Art after dark

I stood in front of the Freemasons’ building on Barrington Street, staring into the giant eyes. It was October 2008, and larger-than-life video projections of blinking, twitching eyeballs filled the giant windows. Passersby stopped and stared back, mesmerized by the sense that some crazy, irritated life form inhabited the building.
It was Halifax’s first-ever Nocturne: Art at Night festival, and the jittery eyeballs were an installation piece called Detect, Observe, Find, Discover, Notice, Spy, Sight by Scott Saunders and Nikolai Gauer.
It seemed cool, given that this was, after all, Halifax. There we were, in the middle of a celebration of art—accessible, radical and every kind in between. That first Nocturne offered a previously unheard-of opportunity for anyone with an interest (plus a few bewildered downtown drinkers who happened to stumble upon the event) to experience the kind of communal glee that is usually reserved for hockey fans and concertgoers. Sort of a Hockey Night for the Rest of Us.
This month brings the seventh annual incarnation of Nocturne, which echoes the Nuit Blanche and White Night art festivals that take place all over the world, in cities that include Paris, Brussels, Rome and Melbourne. From 6 p.m. to midnight on October 18, Halifax will open its collective mind (and streets, sidewalks and buildings) to the pop-up art installations, gallery shows and performances that comprise Nocturne.
Who doesn’t want to live in a city where you might experience something entirely unexpected (in a whimsical, eye-opening way) on an evening stroll downtown?
Nocturne brings people with a sense of curiosity about art out onto the streets together. It strengthens the sense that arts and culture are valuable and essential elements of life in this city. And it drives home the point that Halifax is about more than heritage and development squabbles.
Plus there are tangible benefits that come from enjoying art. A 2011 Norwegian study found that “participation in receptive and creative cultural activities was significantly associated with good health, good satisfaction with life, low anxiety and depression scores in both genders.”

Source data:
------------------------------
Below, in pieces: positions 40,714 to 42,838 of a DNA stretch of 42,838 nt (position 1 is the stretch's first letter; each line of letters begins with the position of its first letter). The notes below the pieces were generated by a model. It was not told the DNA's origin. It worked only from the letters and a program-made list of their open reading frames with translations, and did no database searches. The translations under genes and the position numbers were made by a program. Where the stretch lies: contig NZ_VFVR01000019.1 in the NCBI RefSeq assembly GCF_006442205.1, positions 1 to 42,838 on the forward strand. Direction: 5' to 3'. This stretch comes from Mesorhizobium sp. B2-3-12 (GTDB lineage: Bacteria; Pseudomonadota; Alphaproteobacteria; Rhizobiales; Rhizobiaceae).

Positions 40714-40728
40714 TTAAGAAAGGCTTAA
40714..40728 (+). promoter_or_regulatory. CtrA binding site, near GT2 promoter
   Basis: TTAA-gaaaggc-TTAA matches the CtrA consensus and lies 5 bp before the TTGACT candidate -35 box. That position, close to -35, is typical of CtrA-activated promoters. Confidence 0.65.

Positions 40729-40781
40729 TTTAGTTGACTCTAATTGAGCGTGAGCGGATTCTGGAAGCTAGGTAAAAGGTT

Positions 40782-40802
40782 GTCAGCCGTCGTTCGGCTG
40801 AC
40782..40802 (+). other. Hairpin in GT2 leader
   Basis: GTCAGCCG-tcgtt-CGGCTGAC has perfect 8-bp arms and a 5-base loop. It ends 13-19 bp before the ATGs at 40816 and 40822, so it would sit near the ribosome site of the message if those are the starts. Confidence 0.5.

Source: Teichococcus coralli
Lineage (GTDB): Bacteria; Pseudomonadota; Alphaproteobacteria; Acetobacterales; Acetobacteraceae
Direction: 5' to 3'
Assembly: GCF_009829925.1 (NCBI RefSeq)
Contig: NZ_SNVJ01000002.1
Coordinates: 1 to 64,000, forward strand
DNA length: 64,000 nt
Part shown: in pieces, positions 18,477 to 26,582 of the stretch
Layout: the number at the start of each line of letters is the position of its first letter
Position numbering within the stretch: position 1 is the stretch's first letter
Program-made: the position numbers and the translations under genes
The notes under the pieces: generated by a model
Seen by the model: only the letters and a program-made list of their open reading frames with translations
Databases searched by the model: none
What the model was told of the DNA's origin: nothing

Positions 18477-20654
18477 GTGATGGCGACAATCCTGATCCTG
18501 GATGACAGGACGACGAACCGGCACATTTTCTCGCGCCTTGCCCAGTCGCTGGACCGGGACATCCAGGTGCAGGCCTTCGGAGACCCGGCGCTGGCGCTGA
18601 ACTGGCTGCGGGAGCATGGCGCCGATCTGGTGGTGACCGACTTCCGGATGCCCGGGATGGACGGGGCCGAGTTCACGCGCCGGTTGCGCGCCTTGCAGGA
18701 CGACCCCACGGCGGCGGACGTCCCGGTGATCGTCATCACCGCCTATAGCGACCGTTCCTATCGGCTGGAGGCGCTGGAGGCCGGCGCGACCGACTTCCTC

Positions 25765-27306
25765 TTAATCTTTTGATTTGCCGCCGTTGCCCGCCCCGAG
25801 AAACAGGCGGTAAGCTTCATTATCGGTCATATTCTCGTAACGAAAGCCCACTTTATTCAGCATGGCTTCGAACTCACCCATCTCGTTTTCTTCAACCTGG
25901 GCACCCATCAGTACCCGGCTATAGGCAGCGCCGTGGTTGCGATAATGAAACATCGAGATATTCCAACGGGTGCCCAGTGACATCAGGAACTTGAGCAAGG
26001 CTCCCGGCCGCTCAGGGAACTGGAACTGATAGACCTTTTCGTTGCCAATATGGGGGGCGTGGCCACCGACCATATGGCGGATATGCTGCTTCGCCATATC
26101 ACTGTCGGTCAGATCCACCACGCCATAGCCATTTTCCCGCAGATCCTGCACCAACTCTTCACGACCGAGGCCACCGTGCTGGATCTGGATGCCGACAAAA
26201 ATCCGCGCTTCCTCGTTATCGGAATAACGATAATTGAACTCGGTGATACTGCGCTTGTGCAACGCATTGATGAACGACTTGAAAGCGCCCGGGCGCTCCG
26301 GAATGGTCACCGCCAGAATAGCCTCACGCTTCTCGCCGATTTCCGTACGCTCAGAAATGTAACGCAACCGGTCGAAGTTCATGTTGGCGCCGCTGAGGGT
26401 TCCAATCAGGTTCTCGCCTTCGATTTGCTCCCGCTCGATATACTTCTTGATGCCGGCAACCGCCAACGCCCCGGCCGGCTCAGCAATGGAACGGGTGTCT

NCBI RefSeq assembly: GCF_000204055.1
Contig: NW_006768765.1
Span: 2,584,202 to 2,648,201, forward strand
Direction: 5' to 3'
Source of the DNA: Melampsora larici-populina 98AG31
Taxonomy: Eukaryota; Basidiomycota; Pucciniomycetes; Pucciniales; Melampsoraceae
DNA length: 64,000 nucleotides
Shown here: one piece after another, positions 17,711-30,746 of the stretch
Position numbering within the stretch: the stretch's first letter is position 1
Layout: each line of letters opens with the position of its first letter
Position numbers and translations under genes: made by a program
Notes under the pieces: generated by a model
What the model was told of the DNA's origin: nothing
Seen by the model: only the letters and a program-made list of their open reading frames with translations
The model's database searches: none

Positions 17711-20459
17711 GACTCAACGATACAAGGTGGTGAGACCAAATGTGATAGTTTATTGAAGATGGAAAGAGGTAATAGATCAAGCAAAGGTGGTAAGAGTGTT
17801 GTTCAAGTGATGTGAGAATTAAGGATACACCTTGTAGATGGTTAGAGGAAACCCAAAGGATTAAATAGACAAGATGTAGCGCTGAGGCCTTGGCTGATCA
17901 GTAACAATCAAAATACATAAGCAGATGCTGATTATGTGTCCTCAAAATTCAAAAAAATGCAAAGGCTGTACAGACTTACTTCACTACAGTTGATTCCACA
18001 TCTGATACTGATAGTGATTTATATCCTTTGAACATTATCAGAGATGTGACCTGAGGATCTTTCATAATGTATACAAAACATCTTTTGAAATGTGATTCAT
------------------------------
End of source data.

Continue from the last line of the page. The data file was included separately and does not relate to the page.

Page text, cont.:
If you’re more concerned with economic benefits, a group of Canadian corporate high-rollers called Business for the Arts compiled a 2008 report which showed that the arts can have “a significant economic impact on local communities” through tourism and other indirect economic activity, and that “cities that have successfully included the arts and culture as part of their revitalization strategies have improved quality of life and community engagement,” in addition to “regeneration of undervalued/underutilized urban real estate.” So, not only do you get to see giant eyeballs, but also the value of your house goes up.
Lorraine Plourde, chair of the board for Nocturne, sees both economic and less-tangible benefits. “We bring thousands of people into the downtown over the course of six hours, which has great economic impact, but also it really brings the people together in a positive way.”
She points out that festival organizers try to make the festival and the art itself accessible for all. That means making the venues physically accessible as much as possible, and making the art…well, not too far out there.
“We would like the arts to be part of everybody’s life, and sometimes there are a lot of barriers to accessing contemporary art, as opposed to other types of art like music or movies,” she says. “We strive to have projects that people who are less familiar with the arts can enjoy, as well as those who are more used to seeing art.”
Plourde notes that Nocturne gives Haligonians a no-pressure opportunity to visit art galleries and other venues that they might otherwise feel intimidated to visit. “You can go to Nocturne, and if you like what you see, that can be the trigger that gets you to start interacting and enjoying the arts every day.”
Of course, a logistically complex event like Nocturne doesn’t just happen in a vacuum. Nocturne has struggled to get funding from HRM in the past. Grants from all three levels of government (including $43,000 from HRM’s Marketing Levy Special Events Reserve) fund this year’s event.
That money comes with no guarantee of continuity, which means that the festival has to re-apply each year, making it difficult to plan and staff the event. “Right now we are very much volunteer led, managed and delivered, so it is a lot of responsibility to put on the shoulders of volunteers,” says Plourde. “For me, it is a full-time job on top of my full time job, and it is for other board members. So it’s hard to find people who are dedicated and who care enough to put in so many hours.”
Despite those challenges, Plourde sees the upside of all the hard work. “Every year we are thrilled to see the wonderful creativity and the work that artists produce here in Halifax and in the region,” she says. “It makes me very confident in our community and in Halifax’s future.”
Find details of this year’s event at

This story was originally published in Halifax Magazine.

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